After the interview was completed, medical history was taken and a physical examination was conducted to verify eligibility for the study and identify any exclusionary medical conditions. A urine screen positive for opiates was required, and HIV-seronegative status was confirmed by rapid point-of-care serologic testing and a determination of HIV-1 RNA in plasma to rule out acute HIV-1 infection. The sigmoidoscopy was scheduled at this time and was conducted approximately 2 weeks after screening. After results of phlebotomy and urine collection were reviewed, inclusion criteria (HIV seronegative and positive heroin toxicology) and exclusion criteria (eg, severe liver disease) were assessed. Those who did not meet the criteria for the procedure were contacted, and the results and the reason they did not qualify were explained, and if indicated, a referral for follow-up care was provided. Those who met the criteria were telephoned the night before their appointment as a reminder. At the scheduled date, they came to the research hospital setting where a flexible sigmoidoscopy with biopsy was performed after phlebotomy for immunologic evaluations (see Mehandru et al4 for description of procedure). Cash incentives were provided for both the screening visit and the sigmoidoscopy with biopsy. All protocols were initially reviewed and approved by the Rockefeller University Institutional Review Board, with subsequent approvals obtained from the institutional review boards of the NYU School of Medicine and the Mount Sinai School of Medicine. This article uses baseline data for all the active PWID who completed the study.
Immune activation was quantified using cell-associated markers (the expression of Human Leukocyte Antigen - antigen D Related (HLA-DR) and CD38 on CD4+ and CD8+ T cells), soluble markers [soluble CD14 (sCD14) and tumor necrosis factor-α], and select acute-phase reactants [high-specificity C-reactive protein (hs-CRP) (see details of procedures in Markowitz et al11) and d-dimer (a fibrin degradation product)] measured by enzyme immunoassay (Asserachrom D-DI, Diagnostica Stago, France). HCV viral load was determined commercially using a polymerase chain reaction–based assay (LabCorp, Burlington, NC).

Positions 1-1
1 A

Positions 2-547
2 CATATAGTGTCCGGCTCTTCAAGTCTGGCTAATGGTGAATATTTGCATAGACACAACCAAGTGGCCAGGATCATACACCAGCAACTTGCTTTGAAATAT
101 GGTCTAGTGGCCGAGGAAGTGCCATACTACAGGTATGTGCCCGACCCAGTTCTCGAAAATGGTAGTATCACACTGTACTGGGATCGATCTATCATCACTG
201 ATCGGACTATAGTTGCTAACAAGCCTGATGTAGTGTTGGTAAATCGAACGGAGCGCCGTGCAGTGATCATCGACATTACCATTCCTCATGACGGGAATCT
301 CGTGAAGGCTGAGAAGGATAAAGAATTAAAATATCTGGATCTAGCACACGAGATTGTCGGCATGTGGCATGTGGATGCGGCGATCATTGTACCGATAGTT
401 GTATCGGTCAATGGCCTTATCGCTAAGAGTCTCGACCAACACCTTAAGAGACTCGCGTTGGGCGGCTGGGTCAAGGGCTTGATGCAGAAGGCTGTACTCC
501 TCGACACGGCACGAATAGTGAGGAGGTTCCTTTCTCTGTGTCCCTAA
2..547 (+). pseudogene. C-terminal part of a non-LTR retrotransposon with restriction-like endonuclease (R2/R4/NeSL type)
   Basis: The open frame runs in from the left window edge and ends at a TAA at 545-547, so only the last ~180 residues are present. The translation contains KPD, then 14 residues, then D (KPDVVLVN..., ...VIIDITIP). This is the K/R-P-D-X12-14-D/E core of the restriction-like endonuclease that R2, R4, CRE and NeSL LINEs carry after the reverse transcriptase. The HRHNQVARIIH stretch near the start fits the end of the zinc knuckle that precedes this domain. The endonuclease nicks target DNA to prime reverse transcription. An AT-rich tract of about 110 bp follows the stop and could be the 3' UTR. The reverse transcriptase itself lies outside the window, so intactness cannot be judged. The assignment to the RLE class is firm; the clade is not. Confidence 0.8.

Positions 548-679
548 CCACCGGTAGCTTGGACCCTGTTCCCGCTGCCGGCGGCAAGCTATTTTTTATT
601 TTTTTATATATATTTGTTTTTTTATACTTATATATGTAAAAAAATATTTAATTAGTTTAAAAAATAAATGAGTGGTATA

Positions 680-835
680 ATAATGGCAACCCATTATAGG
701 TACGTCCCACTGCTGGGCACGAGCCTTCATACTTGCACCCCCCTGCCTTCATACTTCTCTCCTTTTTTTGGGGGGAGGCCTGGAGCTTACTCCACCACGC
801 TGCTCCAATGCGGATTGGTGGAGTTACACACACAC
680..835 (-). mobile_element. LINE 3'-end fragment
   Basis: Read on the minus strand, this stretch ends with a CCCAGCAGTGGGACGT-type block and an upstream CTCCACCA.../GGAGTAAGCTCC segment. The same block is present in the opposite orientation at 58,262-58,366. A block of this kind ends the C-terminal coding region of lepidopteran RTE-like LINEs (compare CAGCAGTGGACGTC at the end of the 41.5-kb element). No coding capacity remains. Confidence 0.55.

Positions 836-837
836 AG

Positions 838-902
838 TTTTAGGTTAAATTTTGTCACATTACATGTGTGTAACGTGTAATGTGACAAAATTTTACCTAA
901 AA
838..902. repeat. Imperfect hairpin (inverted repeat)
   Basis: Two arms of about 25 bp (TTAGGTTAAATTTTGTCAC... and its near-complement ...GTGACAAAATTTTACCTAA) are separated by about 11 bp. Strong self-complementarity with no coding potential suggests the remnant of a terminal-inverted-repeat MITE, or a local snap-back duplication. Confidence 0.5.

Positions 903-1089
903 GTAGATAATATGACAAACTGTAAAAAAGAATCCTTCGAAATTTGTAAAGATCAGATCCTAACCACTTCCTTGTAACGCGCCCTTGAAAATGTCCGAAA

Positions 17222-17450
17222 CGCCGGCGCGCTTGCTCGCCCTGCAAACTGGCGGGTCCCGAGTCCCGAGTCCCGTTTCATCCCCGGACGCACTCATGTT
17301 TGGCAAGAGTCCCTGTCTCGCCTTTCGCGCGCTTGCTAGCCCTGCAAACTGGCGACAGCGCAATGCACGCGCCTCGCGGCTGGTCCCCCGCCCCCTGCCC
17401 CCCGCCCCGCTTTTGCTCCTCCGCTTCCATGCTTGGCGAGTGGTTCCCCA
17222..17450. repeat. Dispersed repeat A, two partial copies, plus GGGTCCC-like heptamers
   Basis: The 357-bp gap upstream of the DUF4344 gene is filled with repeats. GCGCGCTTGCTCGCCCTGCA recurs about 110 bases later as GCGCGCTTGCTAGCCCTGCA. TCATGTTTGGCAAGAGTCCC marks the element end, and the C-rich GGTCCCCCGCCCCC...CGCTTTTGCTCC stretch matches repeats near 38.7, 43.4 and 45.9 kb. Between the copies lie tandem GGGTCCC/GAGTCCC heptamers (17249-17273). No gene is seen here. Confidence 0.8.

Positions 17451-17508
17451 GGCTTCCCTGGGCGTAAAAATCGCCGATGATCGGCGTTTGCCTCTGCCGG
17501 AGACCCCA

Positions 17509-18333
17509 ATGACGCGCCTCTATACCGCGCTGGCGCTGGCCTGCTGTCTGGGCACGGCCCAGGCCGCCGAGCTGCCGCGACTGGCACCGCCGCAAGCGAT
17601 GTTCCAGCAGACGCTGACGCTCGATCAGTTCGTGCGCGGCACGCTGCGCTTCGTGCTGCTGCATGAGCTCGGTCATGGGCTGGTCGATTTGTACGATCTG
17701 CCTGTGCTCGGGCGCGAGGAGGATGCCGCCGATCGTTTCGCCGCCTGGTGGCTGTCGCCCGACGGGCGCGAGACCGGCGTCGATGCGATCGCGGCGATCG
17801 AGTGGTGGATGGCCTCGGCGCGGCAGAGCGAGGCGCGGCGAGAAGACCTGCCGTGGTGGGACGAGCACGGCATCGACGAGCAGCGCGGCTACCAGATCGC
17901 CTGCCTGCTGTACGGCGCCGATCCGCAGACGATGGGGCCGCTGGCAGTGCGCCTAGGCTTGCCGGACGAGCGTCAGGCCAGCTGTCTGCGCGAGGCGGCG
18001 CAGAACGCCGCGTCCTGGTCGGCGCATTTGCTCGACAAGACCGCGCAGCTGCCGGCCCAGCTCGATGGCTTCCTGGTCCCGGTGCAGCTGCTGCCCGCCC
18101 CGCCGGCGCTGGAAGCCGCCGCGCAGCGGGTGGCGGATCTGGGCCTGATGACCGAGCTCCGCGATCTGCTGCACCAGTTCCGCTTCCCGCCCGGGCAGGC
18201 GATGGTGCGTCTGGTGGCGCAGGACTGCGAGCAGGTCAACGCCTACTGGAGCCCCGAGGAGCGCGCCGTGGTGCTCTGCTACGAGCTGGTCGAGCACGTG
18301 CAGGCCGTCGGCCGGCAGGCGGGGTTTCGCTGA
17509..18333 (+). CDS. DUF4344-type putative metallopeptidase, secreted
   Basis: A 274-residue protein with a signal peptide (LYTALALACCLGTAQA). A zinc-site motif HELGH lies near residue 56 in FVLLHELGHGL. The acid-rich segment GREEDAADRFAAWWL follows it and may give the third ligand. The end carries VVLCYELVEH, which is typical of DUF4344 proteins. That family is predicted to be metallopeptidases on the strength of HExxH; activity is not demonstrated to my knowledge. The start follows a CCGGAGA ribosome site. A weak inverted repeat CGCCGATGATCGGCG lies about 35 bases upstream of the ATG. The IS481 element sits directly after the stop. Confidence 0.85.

Three types of injection risk behavior were analyzed: (1) a summary measure of sharing injection equipment [included sharing needles/syringes, backloading (ie, having others squirt drugs from their syringes into the participant's syringe), or sharing injection paraphernalia (ie, cookers, cotton, or rinse water)]. Participants were asked the number of times they engaged in these behaviors in the previous 30 days; (2) duration of injection frequency in years; and (3) recent injection frequency, as indicated by the number of days injecting in the previous 30 days.
Associations between markers of immune activation and injection behaviors were estimated in linear regression models. The model for each biomarker included age (known to be related to immune activation markers),12 years injecting, days injecting in the previous 30 days, and HCV viremia.
Injection risk sharing behaviors were considered for addition to each linear regression model if adding one or more of those variables would increase significantly the proportion of variance in the biomarker accounted for by age, years injecting, days injecting in the previous 30 days, and HCV viremia. Risk behavior variables were transformed (base-10 logarithm) before analysis to reduce positive skew in those variables.
Pearson correlations were used to estimate bivariate associations between markers of immune activation and injection behaviors separately for HCV viremic and aviremic participants. They were also used to estimate bivariate associations between markers of immune activation and frequency and duration of injection drug use.
All analyses were conducted in the R statistical computing environment.13 The R effects package14 was used to plot linear model predictions of biomarkers of immune activation, along with confidence intervals (CIs).